validating microformats (was Re: [uf-discuss] Google Gdata new
brian.suda at gmail.com
Fri Apr 21 08:07:31 PDT 2006
See dev list:
Benjamin Carlyle wrote:
> On Thu, 2006-04-20 at 23:38 +0100, Nick Swan wrote:
>> I'm working on a tool for discovering and validating microformats.
>> I could really do with a flow diagram or something like that of how to
>> parse/validate microformats.
>> On 4/20/06, Breton Slivka <zen at zenpsycho.com> wrote:
>> norman walsh recently posted inn his blog about this very
> Microformat validation seems like a hard problem to me, or at least a
> low-value one. Here are the problems I see:
> 1) Microformats permit any underlying html structure to be used, so
> there is nothing to validate there that the w3c validator doesn't
> already do.
> 2) Microformats allow arbitrary extension though the use of custom html
> classes provided by the document author. Unknown classes are still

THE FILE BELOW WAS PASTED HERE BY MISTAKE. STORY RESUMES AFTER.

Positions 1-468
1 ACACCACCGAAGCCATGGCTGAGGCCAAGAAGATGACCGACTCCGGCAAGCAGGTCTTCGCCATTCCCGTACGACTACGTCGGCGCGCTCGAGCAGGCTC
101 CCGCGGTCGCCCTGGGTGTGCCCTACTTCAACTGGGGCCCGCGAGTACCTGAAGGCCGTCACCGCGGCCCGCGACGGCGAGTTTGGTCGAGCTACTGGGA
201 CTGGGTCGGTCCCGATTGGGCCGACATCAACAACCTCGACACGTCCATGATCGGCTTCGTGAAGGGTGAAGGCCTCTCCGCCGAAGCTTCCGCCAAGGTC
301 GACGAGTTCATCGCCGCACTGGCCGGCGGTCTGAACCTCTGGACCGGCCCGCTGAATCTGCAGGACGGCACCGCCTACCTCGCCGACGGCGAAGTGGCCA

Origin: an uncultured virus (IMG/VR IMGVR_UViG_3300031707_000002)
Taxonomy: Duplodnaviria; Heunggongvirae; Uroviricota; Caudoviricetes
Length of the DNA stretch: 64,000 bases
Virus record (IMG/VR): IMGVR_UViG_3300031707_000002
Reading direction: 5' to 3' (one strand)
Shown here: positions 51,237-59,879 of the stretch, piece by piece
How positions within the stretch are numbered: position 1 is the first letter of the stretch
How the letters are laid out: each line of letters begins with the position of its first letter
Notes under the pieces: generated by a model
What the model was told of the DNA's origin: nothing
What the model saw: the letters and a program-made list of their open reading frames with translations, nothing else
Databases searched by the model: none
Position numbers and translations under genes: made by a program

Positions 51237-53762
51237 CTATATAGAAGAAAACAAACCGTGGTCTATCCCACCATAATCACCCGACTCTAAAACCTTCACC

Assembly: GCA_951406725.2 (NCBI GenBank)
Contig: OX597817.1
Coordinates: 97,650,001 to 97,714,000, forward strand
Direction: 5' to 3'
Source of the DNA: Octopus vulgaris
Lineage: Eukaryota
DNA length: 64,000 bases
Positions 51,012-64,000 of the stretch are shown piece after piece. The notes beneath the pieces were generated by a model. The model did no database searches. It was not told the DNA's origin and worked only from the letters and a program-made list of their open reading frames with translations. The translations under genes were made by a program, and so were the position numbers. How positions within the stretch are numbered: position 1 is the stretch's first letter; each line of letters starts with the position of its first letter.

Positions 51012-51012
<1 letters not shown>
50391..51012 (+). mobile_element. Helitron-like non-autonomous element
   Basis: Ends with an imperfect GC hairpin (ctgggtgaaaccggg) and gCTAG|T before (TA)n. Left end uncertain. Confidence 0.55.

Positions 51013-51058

> valid, so they can't be declared as errors.
> 3) The only validation that is possible is to ensure all data that must
> be present in a particular microformat is present. That also seems a
> little lightweight to me, because most microformats are fairly
> minimialist in their approach to what information must be provided. It's
> human's first and machines second, so whatever you happen to publish is
> probably enough to be marked up as a microformat.
> So what does validation mean for a micrormat? I think the only criteria
> for success that we can meaningfully apply is that the data we put into
> the document came back out again through a machine-operated process. We
> already have the machine operated processes for various microformats
> (x2v, hAtom2Atom.xsl, etc), but a human must still be in the loop to
> determine whether all of their data got through or not. Unfortunately,
> that's another "by definition" problem. If the data isn't
> machine-readable in the first place, a machine won't know it's missing.
> So, what do we mean by microformat validation? I think x2v+human and
> hAtom2Atom.xsl+human is the best we can hope for. We can try and do
> heuristic validation ("this class name you used looks like one that
> could mean something if it were written in a different way"), but the
> heuristics would have to be bourne out of implementation experience with
> "common errors" for particular microformats.
> microformats-discuss mailing list
> microformats-discuss at microformats.org
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